- A defense claim by Airgas that it fired an employee in the honest belief he was using marijuana while on the job was knocked down by the 6th Circuit U.S. Court of Appeals because the specialty gas supplier never reasonably investigated the employee’s claim he failed a drug test because of his use of hemp to ease cancer treatment symptoms.
- Murray Fisher sued the company for disability discrimination after it fired him for a second positive test that found THC in his system. Fisher had asked the company to check with the drug-testing company whether his hemp use could have been the cause of his failed test. The company never posed the question before firing him.
- “The employer need not show that it left ‘no stone unturned,’” Judge Raymond Kethledge said in the ruling by a panel of three judges. “But if the employer conducts no meaningful investigation, it cannot show the requisite ‘honest belief.’”
The company gave Fisher a leave of absence to treat his liver cancer, so it knew he was ill. After he returned to work, he began to use a hemp product called Free Hemp to relieve treatment symptoms, although he didn’t share that information with the company.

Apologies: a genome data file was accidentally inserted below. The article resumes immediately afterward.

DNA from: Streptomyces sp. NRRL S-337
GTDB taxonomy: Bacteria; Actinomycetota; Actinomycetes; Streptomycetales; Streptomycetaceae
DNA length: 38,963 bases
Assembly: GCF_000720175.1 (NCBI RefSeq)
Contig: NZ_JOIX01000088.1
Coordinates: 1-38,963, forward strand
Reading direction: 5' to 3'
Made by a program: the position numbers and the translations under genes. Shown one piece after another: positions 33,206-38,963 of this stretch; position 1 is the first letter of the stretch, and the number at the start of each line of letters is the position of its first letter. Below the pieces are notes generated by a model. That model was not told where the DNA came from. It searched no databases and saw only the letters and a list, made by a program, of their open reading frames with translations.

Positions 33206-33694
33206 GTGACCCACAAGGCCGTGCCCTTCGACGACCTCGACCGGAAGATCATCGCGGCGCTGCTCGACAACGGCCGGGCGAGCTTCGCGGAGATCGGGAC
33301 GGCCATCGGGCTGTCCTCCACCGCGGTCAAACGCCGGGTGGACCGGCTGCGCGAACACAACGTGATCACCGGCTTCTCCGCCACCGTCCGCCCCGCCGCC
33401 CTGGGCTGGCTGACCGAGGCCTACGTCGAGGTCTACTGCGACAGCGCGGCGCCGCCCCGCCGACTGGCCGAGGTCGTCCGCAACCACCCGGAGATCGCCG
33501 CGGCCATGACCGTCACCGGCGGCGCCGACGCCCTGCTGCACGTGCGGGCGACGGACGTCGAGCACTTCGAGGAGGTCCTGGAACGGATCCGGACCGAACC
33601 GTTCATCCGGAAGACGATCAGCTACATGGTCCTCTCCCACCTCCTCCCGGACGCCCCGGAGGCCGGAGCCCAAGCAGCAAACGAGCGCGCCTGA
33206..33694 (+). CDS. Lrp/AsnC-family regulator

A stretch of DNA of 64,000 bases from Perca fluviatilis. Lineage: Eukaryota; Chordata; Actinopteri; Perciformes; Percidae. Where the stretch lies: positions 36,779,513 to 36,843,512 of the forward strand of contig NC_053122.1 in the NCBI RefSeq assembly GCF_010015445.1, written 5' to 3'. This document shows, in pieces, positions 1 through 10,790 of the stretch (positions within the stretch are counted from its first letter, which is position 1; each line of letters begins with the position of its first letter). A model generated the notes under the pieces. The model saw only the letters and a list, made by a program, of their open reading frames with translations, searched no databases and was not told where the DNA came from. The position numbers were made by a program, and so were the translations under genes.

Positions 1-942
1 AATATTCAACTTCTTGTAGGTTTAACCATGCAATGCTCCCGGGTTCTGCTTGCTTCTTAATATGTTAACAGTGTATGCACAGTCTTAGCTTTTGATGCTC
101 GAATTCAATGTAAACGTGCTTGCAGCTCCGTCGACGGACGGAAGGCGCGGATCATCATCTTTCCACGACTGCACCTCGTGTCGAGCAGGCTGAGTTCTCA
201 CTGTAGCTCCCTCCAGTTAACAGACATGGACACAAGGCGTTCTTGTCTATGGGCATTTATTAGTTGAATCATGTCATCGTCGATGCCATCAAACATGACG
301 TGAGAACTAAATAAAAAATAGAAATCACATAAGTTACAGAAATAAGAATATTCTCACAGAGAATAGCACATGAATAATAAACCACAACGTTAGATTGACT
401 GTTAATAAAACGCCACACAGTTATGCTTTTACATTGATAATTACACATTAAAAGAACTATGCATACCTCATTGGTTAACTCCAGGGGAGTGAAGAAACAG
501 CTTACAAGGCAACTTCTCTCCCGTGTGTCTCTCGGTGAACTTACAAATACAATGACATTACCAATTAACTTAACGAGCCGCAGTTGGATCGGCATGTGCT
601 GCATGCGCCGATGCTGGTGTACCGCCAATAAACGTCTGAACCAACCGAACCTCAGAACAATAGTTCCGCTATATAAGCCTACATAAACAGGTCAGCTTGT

When he tested positive for THC after a random drug test conducted by a third-party contractor, he disclosed his use of the hemp product and asked to be retested to rule out a false positive. He also asked the company to ask the contractor if hemp can lead to a false positive for THC. A key ingredient in hemp is THCA, a close relative to a key ingredient in marijuana, THC.
The company directed the contractor to conduct a retest, but instead of having Fisher provide a new sample, it gave the contractor the previous sample. After the sample again tested positive for THC, the company fired Fisher, who sued for disability discrimination.
The company asked for, and won, summary judgment in the district court, saying it acted in honest belief he was using marijuana on the job based on the second positive finding for THC.
In reversing summary judgment, the appeals court said the company couldn’t show honest belief if it didn’t make a reasonable effort to investigate Fisher’s claim that the hemp could have caused the false positive. Although the company did pose the question to the contractor, and was told hemp would not have caused a false positive for THC, it didn’t investigate that until after it fired Fisher.
The decision “really underscores for employers that they need to listen to their employees,” Sean Mack, an attorney with Pashman Stein Walder Hayden, told Bloomberg Law.
By ignoring the employee’s side of the story and carrying out its decision without first investigating the claim, the company remains on the hook to defend itself against the disability discrimination claim without having the honest belief defense available to it, Mack suggested.